Although live-action scenic backplates had been shot, they were made on a cloudy day and the CaféFX team opted to return to the location for new helicopter aerials. "To save time in the air and get accurate shots, we went online before the shoot and grabbed some satellite data of the location from which we wrote custom plug-ins," noted Braet. "They enabled us to reconstruct a good bit of the mesa environment in 3D. Then we made a CG copter and mounted cameras to it so we could previs the shoot and decide what shots we needed and at what speed."
The CG H-1 racer was composited into the environment composed of the stitched landscape or portions of the live-action backplate mapped onto 3D geometry with Eyeon Digital Fusion. Speed changes demonstrating the record-setting nature of the flight were accomplished with the retimer in Digital Fusion.
To capture the effects of the sun on the plane, the CaféFX team crafted Bling Bling for Digital Fusion; the program allowed them to use the After Effects plug-in, Null's Lens Flare "for a nice play of glitter" on the H-1's metal skin, Braet reported. Close-ups of Di Caprio, which were filmed against greenscreen, were tracked with Boujou and composited into the CG cockpit, recreating camera moves as necessary.
While the movie's visual effects team had done a previs of the racing sequence, "it was hard to know for dramatic purposes how it would play," added Braet. "As it turned out, we made quite a few changes to the choreography to keep things interesting. The flexibility Rob [Legato] and Ron [Ames] gave us to do this made us feel like real filmmakers."
Additionally, CafeFX created three shots for a sequence in which Hughes and his colleagues walk onto the airport tarmac to review a fleet of new Lockheed Constellation planes, which Hughes has acquired for TWA.
Here, using reference material the CaféFX team modeled and textured a Constellation in LightWave, then cloned it to build a fleet, adding variations in detail to individual planes. "This plane had the American flag painted in reverse on it so we had to recreate that even though it may look strange," said Braet.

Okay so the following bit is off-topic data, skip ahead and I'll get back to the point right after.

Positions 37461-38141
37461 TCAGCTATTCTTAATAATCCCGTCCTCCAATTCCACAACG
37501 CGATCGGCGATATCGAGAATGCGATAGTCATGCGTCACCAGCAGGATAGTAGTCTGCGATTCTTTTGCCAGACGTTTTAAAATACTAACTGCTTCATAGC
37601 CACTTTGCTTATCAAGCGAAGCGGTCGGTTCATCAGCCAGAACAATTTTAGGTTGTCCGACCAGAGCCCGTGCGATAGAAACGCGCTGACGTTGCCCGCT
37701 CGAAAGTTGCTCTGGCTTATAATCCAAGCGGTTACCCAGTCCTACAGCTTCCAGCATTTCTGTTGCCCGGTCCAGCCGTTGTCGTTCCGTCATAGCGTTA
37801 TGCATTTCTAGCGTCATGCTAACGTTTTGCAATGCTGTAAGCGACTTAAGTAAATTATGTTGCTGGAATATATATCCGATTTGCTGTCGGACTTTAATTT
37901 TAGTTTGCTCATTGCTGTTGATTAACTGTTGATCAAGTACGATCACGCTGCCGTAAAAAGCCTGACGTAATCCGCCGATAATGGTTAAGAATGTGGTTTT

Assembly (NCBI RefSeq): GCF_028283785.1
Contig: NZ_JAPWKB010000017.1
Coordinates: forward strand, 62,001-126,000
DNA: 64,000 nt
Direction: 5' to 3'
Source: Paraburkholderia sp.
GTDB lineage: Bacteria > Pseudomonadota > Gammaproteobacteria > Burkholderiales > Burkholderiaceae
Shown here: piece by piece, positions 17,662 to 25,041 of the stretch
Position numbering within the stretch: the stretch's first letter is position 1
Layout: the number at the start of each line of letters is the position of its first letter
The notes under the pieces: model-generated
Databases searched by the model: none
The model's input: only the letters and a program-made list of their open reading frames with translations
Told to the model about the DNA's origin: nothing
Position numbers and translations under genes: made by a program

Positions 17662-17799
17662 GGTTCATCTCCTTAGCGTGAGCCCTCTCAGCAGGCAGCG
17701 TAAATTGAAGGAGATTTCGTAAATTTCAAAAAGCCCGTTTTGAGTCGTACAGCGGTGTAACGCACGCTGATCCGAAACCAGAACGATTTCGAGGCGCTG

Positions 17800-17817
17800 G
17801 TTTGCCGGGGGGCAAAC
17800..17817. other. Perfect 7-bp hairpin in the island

The crew used Boujou to track the live-action plate on the tarmac, which begins with an overhead shot and moves down to the horizon to reveal the fleet of planes, composited in Digital Fusion, behind the actors.
Meanwhile, for BLADE: TRINITY, CaféFX used LightWave in the creation of the climactic final battle scenes for the action adventure adapted from the Marvel Comics series. High Dynamic Range Intensity (HDRI) for lighting and texture mapping was crucial to the scenes involving an internal view of a deadly virus destroying vampires from the inside out, as well as the external CG-animated demise of the infected, which had to blend with real footage and convincingly match the live actors.
Scott Gordon headed CaféFXs team for FLIGHT OF THE PHOENIX, which created about 90 shots using a variety of production tools. LightWave was used for modeling a number of objects for this project. These included a C-119 and various debris that were critical in the crash sequence that sets up the desert adventure.
CaféFX (www.cafefx.com), a division of the ComputerCafe Group, is headquartered in Santa Maria, California, and has a studio in Santa Monica, California. The company was founded as ComputerCafé in 1993 by Jeff Barnes and David Ebner to produce broadcast promotions and television ID packages.
With headquarters in San Antonio, Texas, NewTek (www.newtek.com) is a leading provider of full-featured video editing, animation and special effects tools, including VT and LightWave 3D, winner of the 2003 Primetime Emmy Engineering Award.